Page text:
A person struggling to hold up intestines on their back with text that reads “Crohn’s Disease in America 2019.”

Crohn's Disease: Symptoms, Flares, and Management

1,000 people with Crohn's disease recently shared their experiences in our 2019 IBD In America survey. Respondents opened up about their diagnosis journey, symptoms, flares, treatment experiences, relationships with their doctor, management of the condition, coping strategies, and so much more.

Interested in hearing from our ulcerative colitis respondents? Click here to read more about what people with UC shared.

Crohn's severity and frequency

A majority of patients perceive their Crohn's to be moderate (54 percent) or severe (36 percent). Flares are very common, with 39 percent of patients reporting over 5 flares in the past year. For those who have had at least 1 flare in the past year, 37 percent have lasted between 1 week to 1 month. For some, flares carry on far beyond that. Regardless of if they are in a flare or not, many respondents experienced daily pain and many also experience symptoms for 15 or more days a month.

39% have over 5 flares in the past year, 42% experience pain daily, and 49% experience symptoms over 15 days a month.

Symptoms and diagnosis of Crohn's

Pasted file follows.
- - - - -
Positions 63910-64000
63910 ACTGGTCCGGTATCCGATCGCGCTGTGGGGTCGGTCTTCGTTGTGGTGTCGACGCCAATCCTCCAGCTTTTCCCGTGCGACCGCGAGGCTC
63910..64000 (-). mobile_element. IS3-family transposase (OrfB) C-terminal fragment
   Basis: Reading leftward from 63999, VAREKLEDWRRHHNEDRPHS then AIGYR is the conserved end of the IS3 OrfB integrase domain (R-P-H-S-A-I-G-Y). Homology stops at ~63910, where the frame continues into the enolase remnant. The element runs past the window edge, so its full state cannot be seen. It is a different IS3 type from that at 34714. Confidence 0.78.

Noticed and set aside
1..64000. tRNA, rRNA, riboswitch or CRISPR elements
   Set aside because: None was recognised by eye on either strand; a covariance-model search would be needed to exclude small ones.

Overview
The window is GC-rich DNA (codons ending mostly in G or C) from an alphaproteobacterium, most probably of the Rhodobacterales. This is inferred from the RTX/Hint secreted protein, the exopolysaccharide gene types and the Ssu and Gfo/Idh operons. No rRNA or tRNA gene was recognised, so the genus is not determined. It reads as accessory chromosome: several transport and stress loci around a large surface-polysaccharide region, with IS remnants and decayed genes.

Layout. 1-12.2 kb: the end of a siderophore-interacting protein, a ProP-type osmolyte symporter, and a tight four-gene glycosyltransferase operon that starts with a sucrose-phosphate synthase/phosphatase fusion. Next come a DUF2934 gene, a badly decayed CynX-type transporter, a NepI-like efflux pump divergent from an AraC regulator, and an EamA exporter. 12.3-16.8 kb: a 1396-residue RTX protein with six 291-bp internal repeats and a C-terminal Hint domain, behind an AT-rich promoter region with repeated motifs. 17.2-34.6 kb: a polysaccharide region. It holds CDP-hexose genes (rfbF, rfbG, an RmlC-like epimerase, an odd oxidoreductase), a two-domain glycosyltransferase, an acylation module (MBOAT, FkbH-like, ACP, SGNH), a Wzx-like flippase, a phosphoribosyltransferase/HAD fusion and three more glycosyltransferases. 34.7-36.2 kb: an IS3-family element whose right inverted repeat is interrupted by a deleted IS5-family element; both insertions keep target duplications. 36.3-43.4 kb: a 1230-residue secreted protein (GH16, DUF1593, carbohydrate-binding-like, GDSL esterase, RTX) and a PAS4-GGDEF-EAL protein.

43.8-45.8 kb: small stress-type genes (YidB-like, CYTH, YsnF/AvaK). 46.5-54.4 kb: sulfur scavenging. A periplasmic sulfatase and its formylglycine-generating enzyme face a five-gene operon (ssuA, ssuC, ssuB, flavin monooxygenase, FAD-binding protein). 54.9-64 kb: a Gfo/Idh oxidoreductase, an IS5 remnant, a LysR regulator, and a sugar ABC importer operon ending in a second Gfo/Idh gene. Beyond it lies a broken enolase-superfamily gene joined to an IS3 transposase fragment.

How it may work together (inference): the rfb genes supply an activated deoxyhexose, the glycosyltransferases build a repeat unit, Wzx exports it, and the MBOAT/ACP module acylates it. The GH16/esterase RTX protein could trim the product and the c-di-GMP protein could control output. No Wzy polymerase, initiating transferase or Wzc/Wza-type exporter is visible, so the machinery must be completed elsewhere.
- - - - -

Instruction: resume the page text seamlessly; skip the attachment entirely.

For 65 percent of those with Crohn's disease who took the survey, symptoms began before the age of 25, but only 43 percent were diagnosed before the age of 25. For respondents, the average time between symptom onset and diagnosis was 7 years. Additionally, 59 percent were misdiagnosed before receiving a diagnosis of Crohn’s disease.

Top symptoms include fatigue, cramps/pain, joint pain, urgent need to move bowels, bloating, and fullness in abdomen.

The diagnosis process is described as frustrating, depressing, overwhelming, confusing, scary, and as a relief when symptoms are causing pain and interfering with daily life.

Quote from a community member describing the exhaustion, frustration, and fatigue of the diagnosis process.

Treatment and management of the condition

Surgery is common in patients with Crohn's disease and 62 percent of respondents have had surgery to treat their Crohn's. Even with surgery, medication is needed and 61 percent of those who took the survey are currently using a biologic or JAK inhibitor. Patients use different management techniques for Crohn's in addition to prescription medications. This includes diet strategies to improve symptoms.

Strategies to improve symptoms include hydration, eating smaller meals, and avoiding trigger foods, alcohol, and spicy foods.

During a flare-up, symptoms are intensified and additional strategies are used to cope with flares.

Tactics for coping with flares are avoiding certain foods, smaller meals, binging TV shows, vitamins, and online support.

The IBD in America 2019 survey was conducted online from February through June of 2019. Of the 1,705 people who completed the survey, 1,000 were diagnosed with Crohn's disease or Crohn's colitis, 490 were diagnosed with ulcerative colitis, and 215 were diagnosed with other types of IBD (indeterminate colitis, microscopic, lymphocytic, or collagenous colitis).

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This article represents the opinions, thoughts, and experiences of the author; none of this content has been paid for by any advertiser. The InflammatoryBowelDisease.net team does not recommend or endorse any products or treatments discussed herein. Learn more about how we maintain editorial integrity here.

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